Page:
Championship England 11

With yet another pointless set of midweek international friendlies almost upon us,
what comes with it is the usual tirade of abuse from Premier League managers,
criticising the England Head Coach for risking their valuable players for what
amounts to nothing more than a casual kickaround.
Not wanting to sound cynical, but was perhaps the thought of 90,000 punters
shelling out for £4.50 pints/pies and £10 programmes, on top of actual ticket
prices, too much for The F.A. to resist?
Anyways, finger pointing aside, STT has come up with a solution to the player
problem, and simply suggests a blended McDonalds extra value meal in one
hip-flask and pure ethanol (available from basically any school science store-room)
in another, as a way to get round the extortionate amenity prices:
Why not field an England team drawn exclusively from The Championship, a.k.a
The Real League? This would save the ‘priceless’ Premier League players from a
fourth game in ten days, and let's face it, given the already make-shift squad chosen
and lack of any real significance, they probably wouldn't do any worse. Here then is
STT selection, and for the record it was actually harder than you might think...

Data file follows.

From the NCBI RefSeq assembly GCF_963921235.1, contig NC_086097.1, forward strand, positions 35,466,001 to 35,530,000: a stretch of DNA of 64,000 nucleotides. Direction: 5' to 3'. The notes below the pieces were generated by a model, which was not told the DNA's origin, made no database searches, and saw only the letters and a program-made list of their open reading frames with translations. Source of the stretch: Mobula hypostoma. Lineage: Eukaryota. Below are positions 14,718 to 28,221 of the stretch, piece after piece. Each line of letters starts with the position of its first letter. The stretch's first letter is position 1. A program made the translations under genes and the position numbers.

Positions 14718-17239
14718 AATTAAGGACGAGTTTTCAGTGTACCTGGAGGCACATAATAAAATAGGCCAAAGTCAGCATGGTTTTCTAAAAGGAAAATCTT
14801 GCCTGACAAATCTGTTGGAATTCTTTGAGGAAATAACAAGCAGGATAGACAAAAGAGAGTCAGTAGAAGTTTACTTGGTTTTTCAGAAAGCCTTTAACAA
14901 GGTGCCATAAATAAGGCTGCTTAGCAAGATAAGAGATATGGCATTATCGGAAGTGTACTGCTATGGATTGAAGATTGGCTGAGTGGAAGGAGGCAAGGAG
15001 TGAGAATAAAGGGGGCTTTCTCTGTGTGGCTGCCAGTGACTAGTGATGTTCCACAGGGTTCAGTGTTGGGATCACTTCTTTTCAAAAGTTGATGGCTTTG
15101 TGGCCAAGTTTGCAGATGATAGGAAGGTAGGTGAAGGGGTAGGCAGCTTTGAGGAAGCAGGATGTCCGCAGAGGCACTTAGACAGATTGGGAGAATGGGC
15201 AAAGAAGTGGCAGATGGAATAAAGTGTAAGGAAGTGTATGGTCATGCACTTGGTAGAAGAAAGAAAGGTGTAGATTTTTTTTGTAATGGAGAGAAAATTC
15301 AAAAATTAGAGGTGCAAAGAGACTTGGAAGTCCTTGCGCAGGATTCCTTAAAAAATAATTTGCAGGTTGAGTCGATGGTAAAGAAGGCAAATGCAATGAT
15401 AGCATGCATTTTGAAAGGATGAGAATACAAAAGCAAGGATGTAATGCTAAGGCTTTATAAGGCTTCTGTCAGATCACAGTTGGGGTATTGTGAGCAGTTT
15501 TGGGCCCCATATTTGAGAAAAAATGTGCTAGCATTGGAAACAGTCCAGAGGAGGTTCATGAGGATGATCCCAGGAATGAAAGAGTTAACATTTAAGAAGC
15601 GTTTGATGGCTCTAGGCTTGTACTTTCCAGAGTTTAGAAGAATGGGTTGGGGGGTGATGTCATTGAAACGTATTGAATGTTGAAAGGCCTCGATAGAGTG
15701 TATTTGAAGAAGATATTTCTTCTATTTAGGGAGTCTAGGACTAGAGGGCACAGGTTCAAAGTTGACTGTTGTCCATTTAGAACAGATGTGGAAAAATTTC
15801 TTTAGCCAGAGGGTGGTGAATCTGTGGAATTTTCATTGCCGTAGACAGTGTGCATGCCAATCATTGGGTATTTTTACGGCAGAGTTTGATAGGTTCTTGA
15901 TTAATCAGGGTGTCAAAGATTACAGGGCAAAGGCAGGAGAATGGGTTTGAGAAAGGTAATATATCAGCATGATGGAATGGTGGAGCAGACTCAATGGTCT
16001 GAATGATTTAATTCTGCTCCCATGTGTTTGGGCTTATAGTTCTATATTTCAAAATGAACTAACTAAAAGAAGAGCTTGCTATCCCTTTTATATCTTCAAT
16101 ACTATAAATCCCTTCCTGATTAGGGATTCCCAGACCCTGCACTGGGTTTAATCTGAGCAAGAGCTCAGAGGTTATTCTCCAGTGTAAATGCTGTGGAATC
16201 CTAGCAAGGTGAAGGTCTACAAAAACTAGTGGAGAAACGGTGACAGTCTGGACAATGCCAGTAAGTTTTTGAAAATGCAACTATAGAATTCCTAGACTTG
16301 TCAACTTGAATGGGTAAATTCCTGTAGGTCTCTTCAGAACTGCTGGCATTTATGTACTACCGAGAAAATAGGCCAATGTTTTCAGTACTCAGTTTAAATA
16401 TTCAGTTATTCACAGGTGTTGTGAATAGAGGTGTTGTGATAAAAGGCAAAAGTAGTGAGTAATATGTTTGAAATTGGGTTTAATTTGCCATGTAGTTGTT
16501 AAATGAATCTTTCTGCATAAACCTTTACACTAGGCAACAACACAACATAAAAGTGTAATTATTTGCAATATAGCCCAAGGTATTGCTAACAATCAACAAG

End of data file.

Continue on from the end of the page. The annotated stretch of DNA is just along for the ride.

Keeper:
Steve Simonson (Stoke City)
Defence:
Jon Otsemobor (Norwich City), Danny Higginbotham (Stoke City), Leigh Bromby
(Sheffield United)
Midfield:
Michael Kightly (Wolves), Kevin Nicholls (Preston North End), Stephen Clemence
(Leicester City), Rohan Ricketts (Barnsley), Michael Tonge (Sheffield United)
Forwards:
Jamie Cureton (Norwich City), DJ Campbell (Leicester City)
Non-playing Captain:
Teddy ‘the first 10 yards are in his head’ Sheringham

Have we missed out your club’s shining star? Have we picked a absolute clown
shoe? Is McDonalds not the best fast food to blend and subsequently drink??
As always, submit your comments, suggestions and abuse below…

Mascot of the week 2


Name – Captain Canary

Affiliation – Norwich City

Animal – Canary

Colour – Yellow

Level of ridiculousness – 7

Most common missile pelted with – Delia’s “gourmet” pies

Keeping it Championship in the hunt for the country’s greatest football mascot, this week we travel down into the “English Riviera” (East Anglia) and meet Norwich’s most famous son (apart from Alan Partridge), Captain Canary!

The association between Norwich and canaries is a somewhat bizarre one, to do with the early 20th century popularity of small bird rearing, but no matter: Captain Canary’s huge and yellow and here to stay.